The military wants artificial intelligence, but it's not intending to cook it up from scratch. Instead, in , DARPA asked for proposals to build A.I. based on insect brains. The program seeks to build A.I. that is smaller and more efficient than normal software.
Unlike us, insects operate almost entirely based on simple stimuli. Moths, for instance, are so programmed to navigate based on the direction of light that they occasionally navigate directly into lightbulbs. While these sorts of basic rules can sometimes backfire, they’re also incredibly simple and easy to implement, which is what makes them useful to the military.
This type of research was initially developed in the 1980s at MIT by roboticist Rodney Brooks, who developed a number of robots based on their principle. Perhaps the most successful was a robot named Herbert, who could autonomously move around the office and collect empty soda cans. Herbert was able to avoid obstacles, identify and pick up cans, and drop them in a recycling bin by relying on only 15 simple rules.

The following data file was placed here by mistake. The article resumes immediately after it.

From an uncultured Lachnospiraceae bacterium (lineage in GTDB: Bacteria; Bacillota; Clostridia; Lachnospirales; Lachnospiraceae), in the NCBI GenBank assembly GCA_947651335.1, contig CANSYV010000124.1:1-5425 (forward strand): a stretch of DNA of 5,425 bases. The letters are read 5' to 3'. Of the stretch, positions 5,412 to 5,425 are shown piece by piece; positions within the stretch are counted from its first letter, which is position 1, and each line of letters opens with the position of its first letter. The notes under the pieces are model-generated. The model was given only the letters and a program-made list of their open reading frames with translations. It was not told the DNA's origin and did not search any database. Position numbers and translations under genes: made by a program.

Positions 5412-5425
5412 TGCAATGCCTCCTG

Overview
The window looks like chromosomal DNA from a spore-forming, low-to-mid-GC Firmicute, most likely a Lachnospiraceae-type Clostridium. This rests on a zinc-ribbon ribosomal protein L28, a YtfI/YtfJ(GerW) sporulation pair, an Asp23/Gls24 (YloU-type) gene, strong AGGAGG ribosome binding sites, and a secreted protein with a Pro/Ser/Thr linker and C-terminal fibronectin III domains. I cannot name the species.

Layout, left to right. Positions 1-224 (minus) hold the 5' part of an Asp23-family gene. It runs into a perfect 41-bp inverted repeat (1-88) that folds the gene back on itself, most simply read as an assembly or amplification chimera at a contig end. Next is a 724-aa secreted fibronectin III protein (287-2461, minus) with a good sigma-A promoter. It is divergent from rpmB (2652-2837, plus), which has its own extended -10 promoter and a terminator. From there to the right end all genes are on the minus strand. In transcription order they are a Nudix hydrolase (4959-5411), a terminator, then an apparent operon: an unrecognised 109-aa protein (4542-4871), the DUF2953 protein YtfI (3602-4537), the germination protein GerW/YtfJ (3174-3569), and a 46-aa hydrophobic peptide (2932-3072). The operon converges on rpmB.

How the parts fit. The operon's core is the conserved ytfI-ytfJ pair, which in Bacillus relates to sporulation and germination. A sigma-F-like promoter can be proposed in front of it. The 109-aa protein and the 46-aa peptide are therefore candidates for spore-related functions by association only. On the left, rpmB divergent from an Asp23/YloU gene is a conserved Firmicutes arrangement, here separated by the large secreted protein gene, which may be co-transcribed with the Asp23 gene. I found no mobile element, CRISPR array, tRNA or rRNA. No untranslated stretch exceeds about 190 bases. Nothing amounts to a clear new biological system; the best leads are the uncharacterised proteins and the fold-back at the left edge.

Herbert’s greatest strength was that it required very little processing power or memory to operate. Instead of an internal map of the office and a complex suite of sensors to navigate the environment, Herbert's insect-like programming let it perform the same tasks more efficiently.
Herbert existed long before the advent of machine learning, but the same principles apply to modern A.I. Insect-like artificial intelligence could be used to perform simple tasks cheaply, and another advantage here is that training neural networks should happen much faster.
DARPA’s program will launch April 3.